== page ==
Recognizing When Your Parents Need Help

Sometimes it’s obvious when older parents need outside help — like when they’re having difficulty managing numerous chronic illnesses or losing mobility and unable to maneuver well even at home. But mental problems may not be as easy to spot.

For instance, is Dad’s forgetfulness — his misplacing house keys or missing appointments — normal aging or a sign of something more serious, such as dementia?

It can be hard to judge the severity of problems if you live far away and speak infrequently. But even if you live close by, you might not realize the cumulative effects of gradual changes.

Full story at US News

Dementia care program improves mental health of patients, caregivers

UCLA-led research finds that a comprehensive dementia care program staffed by nurse practitioners working within a health system improves the mental and emotional health of patients and their caregivers.

While the program did not slow the progression of dementia, it did reduce patients’ behavioral problems and depression, and lower the distress of caregivers, the researchers found.

The paper is published in the peer-reviewed Journal of the American Geriatrics Society.

The findings, based on data from the UCLA Alzheimer’s and Dementia Care Program, suggest that such programs are a promising approach toward improving the psychological health of patients and caregivers, said Dr. David Reuben, chief of the UCLA Division of Geriatrics at the David Geffen School of Medicine at UCLA, and the study’s lead author.

Full story at Science Daily

Normal Brain vs. Brain With Dementia

YOU DON’T NEED TO BE A brain specialist to notice certain differences in images of a healthy older person’s brain compared to that of someone with dementia. Narrowed, depleted folds on the brain’s surface, the presence of blotchy plaques, twisted fibers and significant shrinkage are clearly visible. What you can’t see is how brain changes like these affect how people’s minds work.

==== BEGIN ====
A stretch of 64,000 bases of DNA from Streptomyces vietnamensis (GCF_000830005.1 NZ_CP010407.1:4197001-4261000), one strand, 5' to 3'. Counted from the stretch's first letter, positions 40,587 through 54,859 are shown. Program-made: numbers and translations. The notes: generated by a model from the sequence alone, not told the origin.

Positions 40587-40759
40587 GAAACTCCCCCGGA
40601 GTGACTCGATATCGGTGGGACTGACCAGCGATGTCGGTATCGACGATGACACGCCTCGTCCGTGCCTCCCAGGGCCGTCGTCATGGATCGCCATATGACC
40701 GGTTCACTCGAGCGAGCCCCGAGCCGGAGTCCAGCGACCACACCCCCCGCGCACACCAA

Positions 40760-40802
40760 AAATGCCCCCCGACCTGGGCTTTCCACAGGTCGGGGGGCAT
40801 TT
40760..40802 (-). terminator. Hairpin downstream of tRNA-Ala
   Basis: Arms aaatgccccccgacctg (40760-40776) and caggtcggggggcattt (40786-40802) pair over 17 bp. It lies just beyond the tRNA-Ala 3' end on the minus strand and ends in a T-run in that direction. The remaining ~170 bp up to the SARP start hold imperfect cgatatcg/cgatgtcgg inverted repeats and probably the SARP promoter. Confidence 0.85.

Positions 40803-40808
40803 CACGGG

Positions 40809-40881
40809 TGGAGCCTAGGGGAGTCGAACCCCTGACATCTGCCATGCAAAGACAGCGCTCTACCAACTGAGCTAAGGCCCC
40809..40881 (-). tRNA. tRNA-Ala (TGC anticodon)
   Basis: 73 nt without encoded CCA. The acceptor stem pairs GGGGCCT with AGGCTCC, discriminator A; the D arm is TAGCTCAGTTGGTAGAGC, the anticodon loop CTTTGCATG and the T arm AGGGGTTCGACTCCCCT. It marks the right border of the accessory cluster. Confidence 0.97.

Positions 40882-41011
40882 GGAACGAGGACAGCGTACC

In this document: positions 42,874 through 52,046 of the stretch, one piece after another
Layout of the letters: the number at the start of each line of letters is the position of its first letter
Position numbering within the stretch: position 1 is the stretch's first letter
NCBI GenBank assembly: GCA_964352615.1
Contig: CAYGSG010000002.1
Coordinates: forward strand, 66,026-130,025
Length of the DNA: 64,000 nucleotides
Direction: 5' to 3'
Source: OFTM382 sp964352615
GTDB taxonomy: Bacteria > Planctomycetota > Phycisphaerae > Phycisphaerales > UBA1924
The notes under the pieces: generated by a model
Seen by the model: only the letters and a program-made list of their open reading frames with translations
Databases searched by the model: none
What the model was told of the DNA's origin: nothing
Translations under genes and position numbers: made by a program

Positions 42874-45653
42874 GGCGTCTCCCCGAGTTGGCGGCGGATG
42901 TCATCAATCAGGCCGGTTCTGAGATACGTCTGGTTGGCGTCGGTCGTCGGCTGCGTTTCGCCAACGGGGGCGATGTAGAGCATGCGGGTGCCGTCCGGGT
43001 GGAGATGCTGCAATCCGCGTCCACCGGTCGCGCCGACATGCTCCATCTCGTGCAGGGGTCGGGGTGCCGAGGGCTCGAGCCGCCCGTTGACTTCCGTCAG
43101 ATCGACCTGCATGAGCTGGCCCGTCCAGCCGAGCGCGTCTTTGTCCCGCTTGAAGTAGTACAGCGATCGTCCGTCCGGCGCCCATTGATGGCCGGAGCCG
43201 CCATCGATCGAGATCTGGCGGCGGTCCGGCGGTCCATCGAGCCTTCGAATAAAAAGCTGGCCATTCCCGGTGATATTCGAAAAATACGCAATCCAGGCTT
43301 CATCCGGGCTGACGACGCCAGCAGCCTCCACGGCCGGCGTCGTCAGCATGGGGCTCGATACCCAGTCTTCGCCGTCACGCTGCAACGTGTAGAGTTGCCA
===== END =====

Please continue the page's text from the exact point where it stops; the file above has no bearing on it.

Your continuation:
In a program from the National Press Foundation and funded by AARP, “Understanding the Latest on Dementia Issues,” journalists heard from a spectrum of dementia experts, including researchers, gerontologists, family caregivers and a brilliant engineer who described her personal journey with early-onset Alzheimer’s. In addition, a leading neuroscientist detailed how normal brain aging is very different than changes arising from dementia and not something to be feared.

Full story at US News

Genes vs. lifestyle: Study ‘undermines fatalistic view of dementia’

A new study investigates the effect of leading a healthful lifestyle on people who have a genetic predisposition to developing dementia.

Elżbieta Kuźma, Ph.D., and David Llewellyn, Ph.D., from the University of Exeter Medical School in the United Kingdom, are the joint lead authors of the new research, which appears in the journal JAMA.

Llewellyn, Kuźma, and colleagues also presented their findings at the Alzheimer’s Association International Conference 2019, which took place in Los Angeles, CA.

In their paper, the authors explain that while scientists know that genes and lifestyle both significantly affect Alzheimer’s risk and the likelihood of other types of dementia, they do not yet know the extent to which making healthful lifestyle choices can offset the genetic risk.

Full story at Medical News Today

Coping strategy therapy for family dementia carers works long-term

A programme of therapy and coping strategies for people who care for family members with dementia successfully improves the carers’ mental health for at least a six-year follow-up, finds a UCL study.

Carers who took part in the programme were five times less likely to have clinically significant depression than carers who were not offered the therapy, according to the findings published in the British Journal of Psychiatry.

The intervention has also been shown to be cost-effective in a prior study.